Elegant Dressing for Fall and Winter: Tweed Suit

Elegant Dressing for Autumn: Classic Tweed Travelling Suit
M-J de Mesterton in Aquascutum Tweed Suit, Her Perennial Favourite

Rugged, traditional, natural and elegant tweed made from Scottish wool is the best material for fall and winter dressing. Easily covered with a trench-coat or embellished with a pashmina or long wool scarves, tweed will keep you warm and dry. Tweed suits, skirts, trousers and jackets are always fashionable.
©M-J de Mesterton

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Classic Pumps: Elegant Ladies’ Shoes

Clarks offers elegant shoes for ladies with good taste, in comfortable, classic styles. After years of women’s shoes with closed toes being all but extinct elsewhere on the shoe-shopping landscape, Clarks Indigo and Diamond lines persist in showing more style than skin.
~~M-J

Classic Pumps by Clarks, for the Elegant Woman

How to Iron a Man’s Shirt

Ironing a Man’s Shirt

My Swedish grandmother taught me how to iron men’s shirts. Like Scandinavians of all social strata, she adored being at the ironing board. I don’t know how other people do it, but here is our system:
Flattening and folding the yoke (found under the collar at the back of shirt) at its bottom seam, iron it. You can iron-out the resultant crease later, when ironing the whole of the back.Iron the underside of the collar, then its topside, then iron a crease at the seam where it meets the shirt.
Iron the insides and outsides of the cuffs, before doing the two sleeves. Then you are ready to execute the easy parts: the two front sides and the back.
Hint: keep a spray bottle of water nearby to mist the shirt’s stubborn wrinkles, even if you have a steam iron. Spraying with water is generally safer than using the shot-of-steam feature on your iron. If do you use steam, empty the iron, refill it, and test-run for rusty water which can be difficult to remove once it is on the shirt. Do not use the highest temperature setting: crispy brown edges are for tortes, not chemises!
Besides the great feeling of accomplishment one gets finishing each shirt, it saves money which one may have spent having a cleaning outfit doing the work. There is dignity in ironing; don’t ever let anyone tell you otherwise.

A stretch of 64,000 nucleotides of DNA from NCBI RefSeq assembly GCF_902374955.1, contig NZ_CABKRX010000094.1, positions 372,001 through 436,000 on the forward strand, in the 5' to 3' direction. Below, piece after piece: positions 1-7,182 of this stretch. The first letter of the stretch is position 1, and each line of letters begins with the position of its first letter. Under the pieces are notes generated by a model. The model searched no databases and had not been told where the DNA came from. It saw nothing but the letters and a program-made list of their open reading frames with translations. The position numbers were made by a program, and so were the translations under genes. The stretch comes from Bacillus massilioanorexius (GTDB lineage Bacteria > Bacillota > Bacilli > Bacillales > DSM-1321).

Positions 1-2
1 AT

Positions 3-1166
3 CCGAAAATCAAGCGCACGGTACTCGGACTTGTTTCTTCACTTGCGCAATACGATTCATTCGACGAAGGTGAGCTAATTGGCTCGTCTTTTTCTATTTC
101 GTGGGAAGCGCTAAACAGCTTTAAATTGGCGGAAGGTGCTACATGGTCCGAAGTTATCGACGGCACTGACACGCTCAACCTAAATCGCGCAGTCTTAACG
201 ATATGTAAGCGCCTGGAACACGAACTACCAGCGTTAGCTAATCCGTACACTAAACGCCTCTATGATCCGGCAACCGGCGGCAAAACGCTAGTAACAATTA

UPDATE: The very best iron that I have ever owned is this one from Panasonic. I have owned irons from Germany that cost three times as much, and each one ruined my silk clothes by dripping on them. This one is totally reliable, and costs about $30.00 US. I choose the the Japanese over the Germans here, and if given the same choice in cars, I would do the same.
Washing Your Shirts
Your shirts will last much longer if they are washed by hand and hung to dry. Don’t use so much detergent that it takes a rinsing marathon to remove it. “A little dab’ll do ya”, as the old Brylcreem jingle said. Wet the grimy, sweaty and stained spots and rub them with a bar of Zote Soap (in the absence of Zote, a bar of Octagon will do). Soak them overnight in a small tub of water, then agitate and rinse by hand, preferably. Hang to dry. If you don’t want to get hanger-marks on the shoulders, just put wash-cloths under them, over the ends of your hanger. My husband has been treating his shirts this way for decades, and some of them have lasted for twenty years. The worst thing to do, even if you wash your shirts in cold water in the gentle cycle, is to dry them in a machine–doing so will quickly degrade your shirt’s fibers. You’d be surprised at how swiftly they dry naturally, and when they are just a wee bit damp, shirts are easy to iron. Sending your expensive or custom-made shirts to the cleaners may seem luxurious, but will sound an early death-knell for them. Getting up-close and personal with your shirts will ensure that they enjoy the good, long life that their maker intended.
~~Copyright M-J de Mesterton; August, 2007

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